Safety-net law continues to save babies Print
Written by Mary C. Uhler, editor   
Thursday, Apr. 16, 2009 -- 12:00 AM

A young woman is frightened and alone. She has no job, no way to provide a home for her newborn baby. Fortunately, a friend told her that in Wisconsin, she can leave her baby at a hospital. Her baby will be cared for and eventually placed with a loving adoptive family. 

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In the past year, 24 newborn babies’ lives like this one were saved, thanks to a state law passed eight years ago (April 3, 2001). The Safe Haven Law allows parents to turn an unharmed baby over to the state anonymously within 72 hours of the baby’s birth.

Our state’s Safe Haven Law is indeed working, reports Terry Spevacek Walsh, executive director of the non-profit Safe Place for Newborns of Wisconsin, Inc., an organization formed to educate citizens about the Safe Haven Law.

Saving newborn babies’ lives

The law stipulates that a mother or father may give their newborn baby to any Wisconsin hospital employee, police officer, or emergency personnel without prosecution. The parent can even call “911” to give the baby away.

To help parents and provide information, Safe Place for Newborns established a toll-free crisis hotline (877-440-2229) and a Web site,

Before the law was passed, newborn babies were sometimes found abandoned in ditches, dumpsters, and other unsafe places.  Of course, many of those babies died.

But since the safe haven law passed, no newborns have been found dead. Instead, mothers are giving birth and handing their babies over to the state if they feel they can’t raise their babies. The good thing is that these mothers are choosing life for their children. However, the number of babies relinquished is on the rise.

Why numbers have increased

The economic downturn might be one reason why more parents are deciding not to keep their newborn babies, said Walsh. She noted that Wisconsin legislators were clear in defining a three-day time period for parents to turn in a baby. Otherwise, our state could have a situation such as what happened in Nebraska last year when children as old as teenagers were left at hospitals.

She also believes there is greater awareness of the law. In addition, women are more aware of the developmental stages of a pregnancy and wish to carry the baby to term, even if they aren’t able to raise the child. “Women are much better informed about fetal development through advanced technologies like 3-D ultrasounds and even through frank popular culture discussions,” said Walsh.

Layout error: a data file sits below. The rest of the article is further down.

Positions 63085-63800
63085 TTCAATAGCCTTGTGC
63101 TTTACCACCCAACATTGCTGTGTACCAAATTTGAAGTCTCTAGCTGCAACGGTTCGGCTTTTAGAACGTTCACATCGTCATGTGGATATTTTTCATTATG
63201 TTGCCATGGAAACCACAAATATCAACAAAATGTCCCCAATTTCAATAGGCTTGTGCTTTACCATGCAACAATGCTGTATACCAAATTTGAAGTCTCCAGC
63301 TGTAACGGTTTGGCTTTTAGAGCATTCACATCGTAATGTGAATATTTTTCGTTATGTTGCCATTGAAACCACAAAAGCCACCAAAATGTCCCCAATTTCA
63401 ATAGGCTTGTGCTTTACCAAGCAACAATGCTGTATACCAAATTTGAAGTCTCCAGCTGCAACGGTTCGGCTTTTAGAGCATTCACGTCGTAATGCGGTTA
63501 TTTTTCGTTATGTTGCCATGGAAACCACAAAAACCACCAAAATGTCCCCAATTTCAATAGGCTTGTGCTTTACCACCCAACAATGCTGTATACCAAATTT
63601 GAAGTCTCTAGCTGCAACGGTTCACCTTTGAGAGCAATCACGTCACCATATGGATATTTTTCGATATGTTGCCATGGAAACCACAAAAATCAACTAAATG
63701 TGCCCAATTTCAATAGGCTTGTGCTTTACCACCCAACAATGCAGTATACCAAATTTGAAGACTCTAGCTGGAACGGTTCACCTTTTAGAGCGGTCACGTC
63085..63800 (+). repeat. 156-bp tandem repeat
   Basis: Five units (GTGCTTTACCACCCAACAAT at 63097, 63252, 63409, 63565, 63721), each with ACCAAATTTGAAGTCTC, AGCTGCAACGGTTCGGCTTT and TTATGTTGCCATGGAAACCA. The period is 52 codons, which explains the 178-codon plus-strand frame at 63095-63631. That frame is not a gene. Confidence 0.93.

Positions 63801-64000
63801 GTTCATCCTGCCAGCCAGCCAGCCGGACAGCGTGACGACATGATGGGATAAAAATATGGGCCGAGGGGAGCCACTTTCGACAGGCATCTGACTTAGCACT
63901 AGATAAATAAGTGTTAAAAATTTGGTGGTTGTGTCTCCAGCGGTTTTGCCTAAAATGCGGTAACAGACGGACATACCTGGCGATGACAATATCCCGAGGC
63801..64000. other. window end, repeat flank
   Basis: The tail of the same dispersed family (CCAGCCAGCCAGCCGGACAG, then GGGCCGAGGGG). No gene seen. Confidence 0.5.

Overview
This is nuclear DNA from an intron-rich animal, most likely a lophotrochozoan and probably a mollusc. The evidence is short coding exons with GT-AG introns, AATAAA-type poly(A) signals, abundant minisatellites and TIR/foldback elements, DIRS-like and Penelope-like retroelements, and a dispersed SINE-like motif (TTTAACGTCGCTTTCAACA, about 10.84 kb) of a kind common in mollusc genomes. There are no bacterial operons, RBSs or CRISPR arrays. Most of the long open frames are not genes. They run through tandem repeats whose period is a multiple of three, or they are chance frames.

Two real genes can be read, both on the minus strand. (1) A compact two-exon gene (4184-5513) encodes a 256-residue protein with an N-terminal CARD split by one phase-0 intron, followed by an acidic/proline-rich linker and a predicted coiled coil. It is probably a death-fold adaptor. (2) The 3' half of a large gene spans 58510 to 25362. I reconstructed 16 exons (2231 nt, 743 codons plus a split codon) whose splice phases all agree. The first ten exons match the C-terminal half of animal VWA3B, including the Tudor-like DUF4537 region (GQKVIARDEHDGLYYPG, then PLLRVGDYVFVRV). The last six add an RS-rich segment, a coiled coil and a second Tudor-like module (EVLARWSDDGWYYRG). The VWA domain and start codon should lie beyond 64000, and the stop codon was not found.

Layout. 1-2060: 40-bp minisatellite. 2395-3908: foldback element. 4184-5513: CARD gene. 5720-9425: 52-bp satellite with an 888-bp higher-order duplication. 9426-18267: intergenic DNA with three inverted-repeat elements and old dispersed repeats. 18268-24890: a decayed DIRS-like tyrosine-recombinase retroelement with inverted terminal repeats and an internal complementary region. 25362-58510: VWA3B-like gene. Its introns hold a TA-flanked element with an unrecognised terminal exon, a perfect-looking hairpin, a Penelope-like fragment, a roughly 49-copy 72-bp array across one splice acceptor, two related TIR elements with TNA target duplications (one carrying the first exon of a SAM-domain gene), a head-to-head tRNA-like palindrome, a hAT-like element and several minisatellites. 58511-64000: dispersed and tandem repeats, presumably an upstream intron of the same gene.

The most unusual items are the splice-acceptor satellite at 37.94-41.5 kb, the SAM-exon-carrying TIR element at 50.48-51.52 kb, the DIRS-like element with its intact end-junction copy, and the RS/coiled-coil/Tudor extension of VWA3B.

“For many women, abortion isn’t their preferred choice but parenting the child isn’t either. Some women deny they’re even pregnant. Then, left without a plan, the baby arrives and they panic. This law gives a mother the choice to walk into a hospital, relinquish the baby safely to hospital staff, and not fear that the police will hound her.”  

Baby adopted into loving home

After the mother leaves the newborn with hospital personnel, she can leave, Walsh explains. The baby will be given any needed medical attention and the adoption process will begin. After a court hearing to terminate parental rights (with no appearances required for the birth mother or father), the baby will be adopted into an approved, loving home.

What’s wonderful is that this process preserves the health and future of both the mother and the child, making it a much better alternative than abortion or abandonment in a dumpster.

For mothers who do not want to leave their baby at a hospital, Wisconsin also has a wide range of adoption options, from complete anonymity to open adoption where the birth parent  keeps in contact with the child. 

“With the growing number of couples wishing to adopt, I hope a birth parent would choose to make an adoption plan,” said Walsh. “But if an adoption plan has not been made, the mother has in Safe Place for Newborns a final safety net for her baby.” 

Increasing awareness of this law

To increase awareness of this law, Safe Place for Newborns makes posters, brochures, public service announcements, and other tools available to schools, service clubs, and individuals to display throughout their communities. 

I encourage Catholic parishes, schools, and organizations to post materials on bulletin boards or place them in display racks. Parents and teachers should also consider talking about the safety-net law with young people. 

For information or copies of the materials, contact Safe Place for Newborns by phone at 608-225-5544 or by e-mail at This e-mail address is being protected from spambots. You need JavaScript enabled to view it